A year ago, Abhinav Bindra had left a packed IIM-Bangalore auditorium guffawing at a typically honest response. Asked about a possible biopic on him, his lightning quick retort was: "It would be boring."
For once, it seems, Bindra hasn't been taken seriously. With a biopic in the offing, India's lone Olympic gold medallist in an individual event has made his peace with the eventuality, drawing comfort from the larger picture. "I'm a bit nervous as the idea itself is daunting, but anything to take shooting to as far and wide an audience as possible," Bindra tells ESPN. Then he says in his trademark deadpan style: "I can't promise there will be no dancing around trees."
Directed by Kannan Iyer, the movie is being adapted from Bindra's autobiography -- 'A Shot at History: My Obsessive Journey to Olympic Gold and Beyond' -- with Harshvardhan Kapoor, who made his debut in the star-crossed lovers' tale Mirzya last year, playing Bindra.
It's 7am and Harshvardhan is flipping through the pages of Mohsin Hamid's Moth Smoke when we get him talking on bringing to life India's singular greatest sporting achievement. "While everybody else is obsessed with Beijing, I was curious about Rio," Harshvardhan, 26, tells ESPN. "I wondered how this guy, who had already achieved what he set out to do in life when he was just 25, finds the motivation to keep coming back."
In his third and final appearance in five Olympic outings, Bindra narrowly missed out on a 10m air rifle medal after losing in the shoot-off to eventual Rio silver medallist Sergiy Kulish. Tied with Kulish on 163.8 after 16 shots, Bindra shot a 10.0 to the Ukranian's 10.5. It was to serve as the difference between a medal and a fourth-place finish.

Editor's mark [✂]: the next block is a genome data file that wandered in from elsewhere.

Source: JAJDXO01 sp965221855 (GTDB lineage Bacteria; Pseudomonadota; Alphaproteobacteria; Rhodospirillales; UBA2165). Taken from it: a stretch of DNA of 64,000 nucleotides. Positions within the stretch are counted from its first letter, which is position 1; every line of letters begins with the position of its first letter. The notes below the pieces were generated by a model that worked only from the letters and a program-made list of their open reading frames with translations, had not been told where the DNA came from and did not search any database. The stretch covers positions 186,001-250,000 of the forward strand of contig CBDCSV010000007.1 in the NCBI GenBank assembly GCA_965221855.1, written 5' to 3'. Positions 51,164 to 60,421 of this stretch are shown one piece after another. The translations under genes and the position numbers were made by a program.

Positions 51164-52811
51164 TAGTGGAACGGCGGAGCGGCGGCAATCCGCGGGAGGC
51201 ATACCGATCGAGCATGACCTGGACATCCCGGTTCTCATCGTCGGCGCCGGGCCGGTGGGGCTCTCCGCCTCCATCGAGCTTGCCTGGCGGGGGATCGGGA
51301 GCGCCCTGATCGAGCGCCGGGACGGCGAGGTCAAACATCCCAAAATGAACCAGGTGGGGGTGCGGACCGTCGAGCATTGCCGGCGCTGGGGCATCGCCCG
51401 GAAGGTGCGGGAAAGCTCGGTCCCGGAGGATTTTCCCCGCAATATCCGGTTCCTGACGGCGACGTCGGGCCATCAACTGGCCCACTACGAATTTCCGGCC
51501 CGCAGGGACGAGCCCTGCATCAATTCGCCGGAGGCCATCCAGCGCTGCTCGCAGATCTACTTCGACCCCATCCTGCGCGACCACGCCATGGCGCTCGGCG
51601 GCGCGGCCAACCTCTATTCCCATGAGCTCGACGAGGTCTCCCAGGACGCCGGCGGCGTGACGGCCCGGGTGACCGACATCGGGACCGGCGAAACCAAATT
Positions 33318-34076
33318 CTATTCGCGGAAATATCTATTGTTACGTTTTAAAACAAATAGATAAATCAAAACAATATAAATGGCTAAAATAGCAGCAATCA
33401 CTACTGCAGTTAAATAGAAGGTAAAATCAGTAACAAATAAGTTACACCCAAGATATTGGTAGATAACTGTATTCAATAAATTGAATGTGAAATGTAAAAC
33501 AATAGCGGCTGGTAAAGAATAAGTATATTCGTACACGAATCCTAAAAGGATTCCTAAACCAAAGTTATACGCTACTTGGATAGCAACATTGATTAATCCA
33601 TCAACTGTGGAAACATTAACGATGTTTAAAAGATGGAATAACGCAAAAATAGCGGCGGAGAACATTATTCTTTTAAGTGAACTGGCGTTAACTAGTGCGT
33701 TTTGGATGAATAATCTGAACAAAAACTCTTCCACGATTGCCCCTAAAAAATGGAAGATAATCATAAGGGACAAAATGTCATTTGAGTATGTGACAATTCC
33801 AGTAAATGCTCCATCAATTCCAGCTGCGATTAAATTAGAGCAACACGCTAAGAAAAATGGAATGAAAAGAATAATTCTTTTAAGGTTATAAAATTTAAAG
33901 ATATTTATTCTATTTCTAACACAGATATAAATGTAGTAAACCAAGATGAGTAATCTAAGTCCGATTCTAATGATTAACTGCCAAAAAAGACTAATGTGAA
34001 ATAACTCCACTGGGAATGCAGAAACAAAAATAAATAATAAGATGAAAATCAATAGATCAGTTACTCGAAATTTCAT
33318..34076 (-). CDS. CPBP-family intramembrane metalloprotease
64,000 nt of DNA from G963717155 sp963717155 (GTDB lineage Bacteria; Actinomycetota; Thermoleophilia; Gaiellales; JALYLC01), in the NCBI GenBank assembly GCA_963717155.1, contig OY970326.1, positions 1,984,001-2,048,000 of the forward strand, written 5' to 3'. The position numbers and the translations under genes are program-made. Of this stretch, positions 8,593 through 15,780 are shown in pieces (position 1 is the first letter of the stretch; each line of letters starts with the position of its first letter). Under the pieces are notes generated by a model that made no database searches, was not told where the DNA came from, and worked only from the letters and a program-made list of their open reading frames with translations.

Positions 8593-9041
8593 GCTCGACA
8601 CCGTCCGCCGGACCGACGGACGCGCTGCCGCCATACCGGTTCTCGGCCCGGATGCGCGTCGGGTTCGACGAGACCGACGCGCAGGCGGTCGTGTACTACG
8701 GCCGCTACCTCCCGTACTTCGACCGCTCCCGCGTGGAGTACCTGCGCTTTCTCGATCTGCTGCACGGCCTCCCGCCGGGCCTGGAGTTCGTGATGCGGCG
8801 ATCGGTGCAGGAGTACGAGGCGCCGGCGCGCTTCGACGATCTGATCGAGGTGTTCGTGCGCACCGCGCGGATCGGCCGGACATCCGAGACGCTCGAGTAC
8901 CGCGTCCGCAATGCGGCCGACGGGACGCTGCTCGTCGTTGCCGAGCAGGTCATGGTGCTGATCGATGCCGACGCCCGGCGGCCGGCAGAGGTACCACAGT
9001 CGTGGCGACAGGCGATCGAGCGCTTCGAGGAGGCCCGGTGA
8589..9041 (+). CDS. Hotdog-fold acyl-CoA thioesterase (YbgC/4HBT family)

"I found the book unbelievable," Harshvardhan says. "There's a line in it which says, 'For a man who's obsessed with numbers, my life was eventually decided by a decimal'. When I read it I told myself that I'm definitely doing this movie." The line also prompted a re-visit of the script. "We felt it should revolve around the emotional triumph more than anything else. We'll be following his journey from when he was a 16 year-old kid up until who he is today instead of just until Beijing. So a fresh draft is being worked upon now."
- Harshvardhan Kapoor (@HarshKapoor_) September 5, 2017
Son of veteran Bollywood actor Anil Kapoor (who will be playing Bindra's reel-life father), Harshvardhan has met Bindra twice so far and senses an almost immediate, deep connect. Some of it, he says, stems from belonging to similarly privileged backgrounds with an overarching influence of their respective fathers.
"I actually felt connected even before we met," Harshvardhan says. "People always thought he's entitled because his father could do things for him that other athletes' families couldn't afford. I could relate to that. My father has always believed in my talent and has done everything he could for me. But no matter how much support you receive, at the end of the day you have to work hard, deliver results and you're pretty much on your own."